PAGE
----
For the avoidance of doubt, as lawyers like to say, companies can eliminate their corporate travel emissions in only one way, and that’s not to travel.
Although that has happened during the coronavirus pandemic, business trips are not about to cease permanently. Even a slew of professional service firms which have made public net zero emission pledges in recent months have committed to reduce their travel-related emissions by, typically, 30 per cent to 35 per cent from 2019 levels – certainly not 100 per cent.
But once companies have cut emissions by cutting their demand, is there any point in going on to address supply as well? Can a company’s choice of, and engagement with, travel suppliers contribute in any meaningful way to tackling the climate crisis?
There is even an argument that a few token environmental questions in a request for proposal deflects companies’ responsibility for reducing their travel-generated pollution from themselves to their suppliers. In that case, is attempting to green the supply chain futile at best, counter-productive at worst?
Absolutely not, according to those in travel who have engaged deeply with sustainability issues. “Managing demand is more important than managing suppliers but yes, it is still worthwhile,” said Daniel Tallos, travel buyer for a large retail industry company.
Supplier engagement makes total sense for two key reasons, Tallos and other travel managers and sustainability experts maintain. The first is that some supplier choices are genuinely less polluting than others. The second, perhaps overlooked reason, is that corporate customer pressure forces suppliers to go greener.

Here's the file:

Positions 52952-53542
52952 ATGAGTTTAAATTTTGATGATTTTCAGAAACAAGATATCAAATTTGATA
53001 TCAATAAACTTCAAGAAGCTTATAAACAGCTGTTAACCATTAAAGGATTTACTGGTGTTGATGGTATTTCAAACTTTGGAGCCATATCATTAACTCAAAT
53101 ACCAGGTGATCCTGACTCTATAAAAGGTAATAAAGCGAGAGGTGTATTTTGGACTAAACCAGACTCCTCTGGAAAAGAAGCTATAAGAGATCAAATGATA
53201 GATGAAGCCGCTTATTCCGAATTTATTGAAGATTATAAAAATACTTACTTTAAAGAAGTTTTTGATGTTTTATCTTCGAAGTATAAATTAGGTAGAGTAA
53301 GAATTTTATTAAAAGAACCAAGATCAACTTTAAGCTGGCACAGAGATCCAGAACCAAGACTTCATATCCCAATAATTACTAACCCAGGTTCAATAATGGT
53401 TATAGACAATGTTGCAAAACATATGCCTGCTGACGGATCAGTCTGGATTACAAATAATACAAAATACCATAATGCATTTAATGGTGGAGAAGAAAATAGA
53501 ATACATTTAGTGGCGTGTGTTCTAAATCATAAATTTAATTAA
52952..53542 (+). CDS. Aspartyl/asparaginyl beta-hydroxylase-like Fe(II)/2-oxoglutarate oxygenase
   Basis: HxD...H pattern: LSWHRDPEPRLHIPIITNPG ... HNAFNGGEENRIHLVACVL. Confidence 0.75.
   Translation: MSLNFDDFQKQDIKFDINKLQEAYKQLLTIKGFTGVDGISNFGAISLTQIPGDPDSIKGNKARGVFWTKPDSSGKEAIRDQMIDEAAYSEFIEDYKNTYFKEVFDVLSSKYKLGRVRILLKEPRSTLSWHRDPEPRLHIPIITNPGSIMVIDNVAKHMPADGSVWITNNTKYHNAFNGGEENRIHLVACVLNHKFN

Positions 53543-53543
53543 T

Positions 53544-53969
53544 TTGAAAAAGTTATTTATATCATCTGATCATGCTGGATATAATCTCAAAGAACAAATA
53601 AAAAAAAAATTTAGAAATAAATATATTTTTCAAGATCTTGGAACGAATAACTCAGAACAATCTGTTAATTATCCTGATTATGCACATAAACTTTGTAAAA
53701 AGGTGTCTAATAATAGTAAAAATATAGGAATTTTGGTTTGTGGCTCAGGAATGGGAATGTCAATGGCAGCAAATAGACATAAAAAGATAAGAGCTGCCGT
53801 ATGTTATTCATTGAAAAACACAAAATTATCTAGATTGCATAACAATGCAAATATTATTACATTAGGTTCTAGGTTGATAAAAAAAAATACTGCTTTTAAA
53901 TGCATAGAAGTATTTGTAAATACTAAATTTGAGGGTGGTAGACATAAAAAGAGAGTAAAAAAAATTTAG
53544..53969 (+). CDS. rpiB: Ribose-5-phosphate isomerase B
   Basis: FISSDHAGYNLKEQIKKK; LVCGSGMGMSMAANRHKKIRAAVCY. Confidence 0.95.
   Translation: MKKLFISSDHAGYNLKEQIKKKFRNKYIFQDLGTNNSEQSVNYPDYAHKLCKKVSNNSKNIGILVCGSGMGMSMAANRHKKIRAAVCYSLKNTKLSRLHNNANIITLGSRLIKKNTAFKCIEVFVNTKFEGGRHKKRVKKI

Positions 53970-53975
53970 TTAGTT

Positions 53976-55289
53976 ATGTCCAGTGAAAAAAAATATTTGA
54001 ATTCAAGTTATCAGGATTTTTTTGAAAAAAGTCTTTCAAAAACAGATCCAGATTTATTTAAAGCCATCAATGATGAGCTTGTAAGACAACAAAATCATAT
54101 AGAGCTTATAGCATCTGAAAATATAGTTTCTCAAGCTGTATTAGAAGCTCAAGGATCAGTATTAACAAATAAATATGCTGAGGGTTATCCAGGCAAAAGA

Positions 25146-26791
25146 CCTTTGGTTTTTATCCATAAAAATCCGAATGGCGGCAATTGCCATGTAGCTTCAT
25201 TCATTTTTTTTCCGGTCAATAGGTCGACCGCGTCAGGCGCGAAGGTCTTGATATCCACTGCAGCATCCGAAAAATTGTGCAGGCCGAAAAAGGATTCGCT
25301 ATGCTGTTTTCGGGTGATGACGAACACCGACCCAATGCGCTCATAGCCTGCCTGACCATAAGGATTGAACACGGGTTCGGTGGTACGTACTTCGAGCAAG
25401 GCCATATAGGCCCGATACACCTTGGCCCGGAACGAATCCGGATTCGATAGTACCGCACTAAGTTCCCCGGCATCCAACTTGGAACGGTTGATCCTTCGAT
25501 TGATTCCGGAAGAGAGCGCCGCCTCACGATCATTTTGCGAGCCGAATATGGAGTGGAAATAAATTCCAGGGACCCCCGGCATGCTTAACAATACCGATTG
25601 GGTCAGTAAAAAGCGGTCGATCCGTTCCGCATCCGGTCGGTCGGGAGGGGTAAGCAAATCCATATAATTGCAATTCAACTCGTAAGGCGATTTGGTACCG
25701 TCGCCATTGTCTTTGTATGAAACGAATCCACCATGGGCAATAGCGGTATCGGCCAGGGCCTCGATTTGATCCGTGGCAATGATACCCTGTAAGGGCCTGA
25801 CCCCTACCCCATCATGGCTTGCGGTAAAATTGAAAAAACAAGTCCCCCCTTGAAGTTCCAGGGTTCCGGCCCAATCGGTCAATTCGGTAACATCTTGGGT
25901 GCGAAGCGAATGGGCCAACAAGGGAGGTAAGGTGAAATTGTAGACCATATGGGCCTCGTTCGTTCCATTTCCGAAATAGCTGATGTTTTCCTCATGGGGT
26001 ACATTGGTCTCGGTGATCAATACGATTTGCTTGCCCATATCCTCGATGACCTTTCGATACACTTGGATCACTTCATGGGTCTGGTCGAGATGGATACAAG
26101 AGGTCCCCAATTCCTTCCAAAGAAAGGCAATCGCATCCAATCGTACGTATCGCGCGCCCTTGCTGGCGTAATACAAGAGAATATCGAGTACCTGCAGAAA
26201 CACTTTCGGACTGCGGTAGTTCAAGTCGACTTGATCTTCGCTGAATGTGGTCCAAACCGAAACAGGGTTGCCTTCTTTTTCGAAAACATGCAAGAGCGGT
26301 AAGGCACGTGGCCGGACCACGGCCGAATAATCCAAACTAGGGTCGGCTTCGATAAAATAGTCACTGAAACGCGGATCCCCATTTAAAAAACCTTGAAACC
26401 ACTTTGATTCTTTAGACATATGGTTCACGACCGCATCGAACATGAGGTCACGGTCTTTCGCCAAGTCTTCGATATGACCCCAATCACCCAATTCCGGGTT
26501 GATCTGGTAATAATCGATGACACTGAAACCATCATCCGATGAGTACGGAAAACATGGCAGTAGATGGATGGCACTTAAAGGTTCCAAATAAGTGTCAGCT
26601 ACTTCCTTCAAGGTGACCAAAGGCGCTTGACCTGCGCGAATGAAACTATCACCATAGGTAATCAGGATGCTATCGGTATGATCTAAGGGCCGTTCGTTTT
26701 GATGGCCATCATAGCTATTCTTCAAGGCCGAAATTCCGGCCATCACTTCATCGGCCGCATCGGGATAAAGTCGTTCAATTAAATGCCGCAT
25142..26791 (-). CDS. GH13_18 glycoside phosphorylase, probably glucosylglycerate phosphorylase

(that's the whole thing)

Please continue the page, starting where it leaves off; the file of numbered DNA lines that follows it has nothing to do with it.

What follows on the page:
However, pressure of this kind is likely to succeed only if suppliers detect sincerity from their customers. BTN’s survey of travel buyers conducted for this issue, suggests attitudes vary widely. While 14 per cent ask travel suppliers for granular detail about emissions reduction, and another 30 per cent for “some detail”, 11 per cent characterise their requests as no more than “checkbox-type” information requests and 26 per cent say there is no engagement with suppliers on sustainability at all. Nearly a fifth of travel buyers don’t know.
Then there is the question of what action clients take on the information they receive: 31 per cent deploy no sustainability criteria in their supplier decision-making and 3 per cent admit to not seriously considering the answers they do receive. Another 19 per cent say pricing outweighs suppliers’ sustainability records, while 36 per cent say environmental factors are influential only if all other decision factors are equal.
However, 12 per cent of buyers are doing things differently. They say supplier alignment on sustainability goals significantly factors into partner selection.
To make that difference, said Andrew Perolls, CEO of sustainable travel consultancy Greengage, “buying decisions need to balance convenience, cost and CO2.” But companies need to show real intent to convert this neatly alliterative slogan into practice.
For Julia Fidler, senior sustainability programme manager for procurement at Microsoft, that means upending traditional procurement practice and operating a double bottom line: one for financial performance and a second for environmental impact.
“We’ve delivered a signal by sharing that we’re willing to pay extra for sustainable fuel. Our ability to say we have looked at this beyond the normal procurement perspective has had a ripple effect. The interest from our peers and suppliers has been fantastic”
Julia Fidler, Microsoft
MAKING LOWER CARBON BUYING CHOICES
“Before choosing between two airlines, we have to think: ‘do we need to travel?’” said Horst Bayer, founder of TravelHorst Sustainable Business Travel Consulting. “If we decide it is necessary to travel, then yes, we should look at whether one is more environmentally friendly than another.”